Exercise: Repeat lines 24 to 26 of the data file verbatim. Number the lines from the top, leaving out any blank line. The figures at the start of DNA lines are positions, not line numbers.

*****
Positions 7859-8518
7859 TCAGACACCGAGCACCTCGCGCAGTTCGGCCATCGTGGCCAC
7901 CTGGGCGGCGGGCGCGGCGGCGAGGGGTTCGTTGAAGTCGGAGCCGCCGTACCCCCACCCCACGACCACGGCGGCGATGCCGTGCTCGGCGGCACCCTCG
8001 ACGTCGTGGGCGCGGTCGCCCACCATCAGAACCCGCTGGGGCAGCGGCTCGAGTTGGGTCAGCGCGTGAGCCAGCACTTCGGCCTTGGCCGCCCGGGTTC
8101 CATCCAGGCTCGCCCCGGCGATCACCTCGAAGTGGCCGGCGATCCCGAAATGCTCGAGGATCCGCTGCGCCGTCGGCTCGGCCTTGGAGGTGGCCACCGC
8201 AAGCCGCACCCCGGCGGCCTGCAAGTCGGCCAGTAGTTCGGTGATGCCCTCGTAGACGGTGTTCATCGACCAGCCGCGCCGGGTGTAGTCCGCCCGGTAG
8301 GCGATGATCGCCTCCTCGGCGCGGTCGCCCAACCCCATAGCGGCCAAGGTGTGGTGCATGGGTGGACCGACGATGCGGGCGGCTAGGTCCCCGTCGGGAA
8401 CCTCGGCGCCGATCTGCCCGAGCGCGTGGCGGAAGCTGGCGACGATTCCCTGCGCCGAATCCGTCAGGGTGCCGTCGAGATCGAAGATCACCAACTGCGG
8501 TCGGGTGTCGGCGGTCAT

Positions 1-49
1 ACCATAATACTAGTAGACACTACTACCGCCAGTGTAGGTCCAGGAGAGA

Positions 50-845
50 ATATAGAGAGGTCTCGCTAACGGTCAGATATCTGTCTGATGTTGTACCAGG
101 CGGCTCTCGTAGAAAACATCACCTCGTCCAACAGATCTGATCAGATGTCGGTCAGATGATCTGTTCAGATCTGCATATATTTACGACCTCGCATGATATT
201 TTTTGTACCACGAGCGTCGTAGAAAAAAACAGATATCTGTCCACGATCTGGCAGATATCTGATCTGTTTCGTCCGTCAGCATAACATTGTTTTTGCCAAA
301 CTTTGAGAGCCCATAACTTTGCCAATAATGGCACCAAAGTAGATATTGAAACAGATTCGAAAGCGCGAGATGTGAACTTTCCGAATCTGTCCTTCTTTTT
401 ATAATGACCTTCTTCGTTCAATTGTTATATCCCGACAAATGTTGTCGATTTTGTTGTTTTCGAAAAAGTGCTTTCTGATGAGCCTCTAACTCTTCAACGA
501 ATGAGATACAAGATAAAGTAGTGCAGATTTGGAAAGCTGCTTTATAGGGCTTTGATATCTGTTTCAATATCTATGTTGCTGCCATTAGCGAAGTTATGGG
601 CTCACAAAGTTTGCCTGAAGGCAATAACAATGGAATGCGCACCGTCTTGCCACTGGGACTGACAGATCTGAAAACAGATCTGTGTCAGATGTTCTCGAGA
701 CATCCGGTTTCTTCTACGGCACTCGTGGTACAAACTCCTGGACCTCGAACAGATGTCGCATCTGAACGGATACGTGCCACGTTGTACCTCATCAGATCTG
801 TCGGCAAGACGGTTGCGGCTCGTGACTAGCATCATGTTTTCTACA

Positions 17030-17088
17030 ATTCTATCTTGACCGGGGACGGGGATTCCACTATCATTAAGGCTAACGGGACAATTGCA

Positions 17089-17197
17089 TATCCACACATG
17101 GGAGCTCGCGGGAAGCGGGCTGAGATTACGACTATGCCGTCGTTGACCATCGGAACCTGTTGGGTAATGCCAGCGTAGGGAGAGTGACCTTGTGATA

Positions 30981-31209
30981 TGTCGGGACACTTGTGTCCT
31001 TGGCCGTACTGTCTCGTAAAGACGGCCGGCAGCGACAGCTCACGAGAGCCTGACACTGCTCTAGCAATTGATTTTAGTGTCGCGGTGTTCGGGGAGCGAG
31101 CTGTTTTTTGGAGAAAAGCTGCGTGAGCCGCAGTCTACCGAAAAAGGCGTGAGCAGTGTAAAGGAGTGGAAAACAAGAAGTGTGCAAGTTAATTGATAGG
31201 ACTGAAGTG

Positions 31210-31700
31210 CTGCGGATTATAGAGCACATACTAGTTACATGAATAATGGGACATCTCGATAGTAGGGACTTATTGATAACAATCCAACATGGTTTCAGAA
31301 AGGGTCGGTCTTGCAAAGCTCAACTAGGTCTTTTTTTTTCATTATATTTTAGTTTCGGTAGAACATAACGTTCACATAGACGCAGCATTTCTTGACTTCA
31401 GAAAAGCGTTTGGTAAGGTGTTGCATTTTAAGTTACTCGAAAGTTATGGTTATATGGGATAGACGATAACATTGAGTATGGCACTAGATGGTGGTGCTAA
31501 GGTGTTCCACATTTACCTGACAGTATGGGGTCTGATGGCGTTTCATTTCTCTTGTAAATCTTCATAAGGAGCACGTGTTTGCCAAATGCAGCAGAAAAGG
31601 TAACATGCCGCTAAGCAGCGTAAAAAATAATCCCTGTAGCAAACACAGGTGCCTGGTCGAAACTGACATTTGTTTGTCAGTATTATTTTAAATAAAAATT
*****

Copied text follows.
Positions 17089-17197
17089 TATCCACACATG
17101 GGAGCTCGCGGGAAGCGGGCTGAGATTACGACTATGCCGTCGTTGACCATCGGAACCTGTTGGGTAATGCCAGCGTAGGGAGAGTGACCTTGTGATA